﻿ Free Mechanical Aptitude Test Practice Questions and Answers - JobTestPrep

# Free Mechanical Aptitude Test Practice Questions and Answers

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Mechanical aptitude tests are designed to assess your understanding and ability to apply basic mechanical and physical principles. Below are some common question types you might encounter.

Or click on the relevant topic for instant access to sample questions:

• Electricity: Questions in this category will evaluate your basic understanding of electrical concepts.
• Maintenance: Includes Applied mechanics questions such as PLC, Hydraulics, and Pneumatics.
• Kinematics (Velocity): Kinematics questions focus on motion geometry.
• Quantitative: Quantitative questions include mechanical questions that involve numerical calculations.
• Thermodynamics: Test your understanding of the influences of forces and torques (rotational forces) that are exerted on various objects.
• Force and Movement: This type of question tests your understanding of how forces affect the motion of objects.
• Simple Machines: Questions about simple machines test your understanding of basic mechanical devices like levers, pulleys, gears, and inclined planes.

Looking for a different test? Check out the following pages for more specific practice:

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This free test will cover questions from the more common Mechanical Aptitude tests. These tests include questions with varying difficulty, format, content, and time frame.

## Free Mechanical Aptitude Test with Answers

Mechanical aptitude tests (also known as mechanical reasoning tests) assess your basic mechanical knowledge, i.e., your ability to understand basic mechanical concepts and apply them to various scenarios.

The mechanical test questions will usually contain one or more images followed by multiple-choice questions with a time limit, covering topics such as gears, thermodynamics, fluid mechanics, and more. Let’s review a few examples, solving tips, and common exams that require mechanical knowledge.

### Electricity

1. A device used to store electrical energy is called a:

A. Resistor.

B. Diode.

C. Capacitator.

D. Inductor

The question asks for the device that is used to store electrical energy. Let's go through the options one by one.

A. A resistor is a passive two-terminal electrical component that implements electrical resistance as a circuit element. It is primarily used to limit current and/or divide voltages in electrical circuits. It doesn't store energy but rather dissipates it in the form of heat.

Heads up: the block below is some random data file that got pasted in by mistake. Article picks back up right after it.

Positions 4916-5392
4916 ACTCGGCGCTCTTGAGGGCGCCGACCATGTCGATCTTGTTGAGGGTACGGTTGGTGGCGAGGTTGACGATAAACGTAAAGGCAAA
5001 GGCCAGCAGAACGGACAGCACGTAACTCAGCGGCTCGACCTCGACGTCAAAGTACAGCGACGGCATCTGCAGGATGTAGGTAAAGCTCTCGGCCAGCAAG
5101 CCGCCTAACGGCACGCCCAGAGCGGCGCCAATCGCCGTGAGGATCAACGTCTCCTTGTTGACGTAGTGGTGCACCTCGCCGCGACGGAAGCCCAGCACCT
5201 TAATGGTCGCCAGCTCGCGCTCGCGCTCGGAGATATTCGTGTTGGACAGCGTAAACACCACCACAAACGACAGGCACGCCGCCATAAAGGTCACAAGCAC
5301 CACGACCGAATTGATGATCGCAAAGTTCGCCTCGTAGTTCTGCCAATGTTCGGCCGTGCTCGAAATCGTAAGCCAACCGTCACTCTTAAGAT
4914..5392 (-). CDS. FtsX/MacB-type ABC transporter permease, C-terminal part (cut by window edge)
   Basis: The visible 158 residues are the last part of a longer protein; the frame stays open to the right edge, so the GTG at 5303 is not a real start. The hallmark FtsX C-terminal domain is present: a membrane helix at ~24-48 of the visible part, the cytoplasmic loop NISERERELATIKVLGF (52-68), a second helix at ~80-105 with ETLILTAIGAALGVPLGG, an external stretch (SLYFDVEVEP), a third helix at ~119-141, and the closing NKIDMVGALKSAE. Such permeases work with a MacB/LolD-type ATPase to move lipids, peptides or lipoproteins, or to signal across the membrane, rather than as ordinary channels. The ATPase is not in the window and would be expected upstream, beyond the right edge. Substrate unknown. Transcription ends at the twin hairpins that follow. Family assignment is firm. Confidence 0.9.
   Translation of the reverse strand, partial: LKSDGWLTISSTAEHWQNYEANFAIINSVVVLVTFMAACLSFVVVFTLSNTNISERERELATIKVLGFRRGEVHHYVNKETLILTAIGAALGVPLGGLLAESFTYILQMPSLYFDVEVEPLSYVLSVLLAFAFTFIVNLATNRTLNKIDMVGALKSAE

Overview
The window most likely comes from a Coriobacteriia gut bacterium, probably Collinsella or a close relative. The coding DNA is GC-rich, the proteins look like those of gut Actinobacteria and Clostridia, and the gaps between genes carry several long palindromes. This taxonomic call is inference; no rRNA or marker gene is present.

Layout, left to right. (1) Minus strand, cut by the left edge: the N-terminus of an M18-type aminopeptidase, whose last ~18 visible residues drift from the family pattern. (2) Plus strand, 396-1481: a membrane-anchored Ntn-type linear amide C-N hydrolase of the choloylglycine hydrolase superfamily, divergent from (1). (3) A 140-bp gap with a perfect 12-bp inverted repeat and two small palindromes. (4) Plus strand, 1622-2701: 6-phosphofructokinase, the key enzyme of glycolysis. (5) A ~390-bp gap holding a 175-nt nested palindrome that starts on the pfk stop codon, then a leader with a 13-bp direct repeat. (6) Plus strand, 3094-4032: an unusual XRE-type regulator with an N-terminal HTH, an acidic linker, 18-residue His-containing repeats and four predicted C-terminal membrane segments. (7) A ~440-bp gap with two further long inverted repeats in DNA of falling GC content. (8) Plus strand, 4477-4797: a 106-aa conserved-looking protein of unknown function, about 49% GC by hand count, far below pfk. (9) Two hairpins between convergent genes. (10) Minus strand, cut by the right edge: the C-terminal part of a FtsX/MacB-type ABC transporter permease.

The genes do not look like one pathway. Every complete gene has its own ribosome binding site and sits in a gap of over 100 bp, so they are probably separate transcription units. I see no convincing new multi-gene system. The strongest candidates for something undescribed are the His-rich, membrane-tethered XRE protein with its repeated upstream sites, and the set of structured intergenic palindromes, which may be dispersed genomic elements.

B. A diode is a semiconductor device that allows current to flow in one direction but not another. It is commonly used for rectification (converting alternating current to direct current), among other applications. While it can be part of circuits that store energy, the diode does not.

C. A capacitor is an electrical component that stores and releases electrical energy in a circuit. It stores energy by accumulating an internal imbalance of electric charge between its plates, and it can release that stored energy when needed. Therefore, it is the device used to store electrical energy.

D. An inductor is an electrical component that stores energy in a magnetic field when an electrical current is passed through it. While it does store energy, it is not electrical energy per se but rather magnetic energy.

Moreover, it's commonly used to store energy temporarily and is often used in filtering applications and energy storage in inductive-based convertors but is not primarily designed for electrical energy storage in the way a capacitor is.

Based on the above explanations, the correct answer is C - Capacitor. This is the device that is specifically designed to store electrical energy in an electric field between its plates.

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2. What is the total resistance if R1 = 4Ω and R2 = 6Ω?

A. 2Ω
B. 10Ω
C. 24Ω
D. 8Ω

In a series circuit, the total resistance is the sum of individual resistances:
Rtotal =R1+R2=4Ω+6Ω=10Ω.

The USPS 955 is a unique test built by Ramsay for the US Postal Services for maintenance positions. As such, the topics and questions in the USPS 955 Test are much more profession-oriented, meaning they focus on practical mechanics such as Hydraulics, Pneumatics, Workshops, and Tools, as well as Electricity Concepts (like the previous questions) and Components.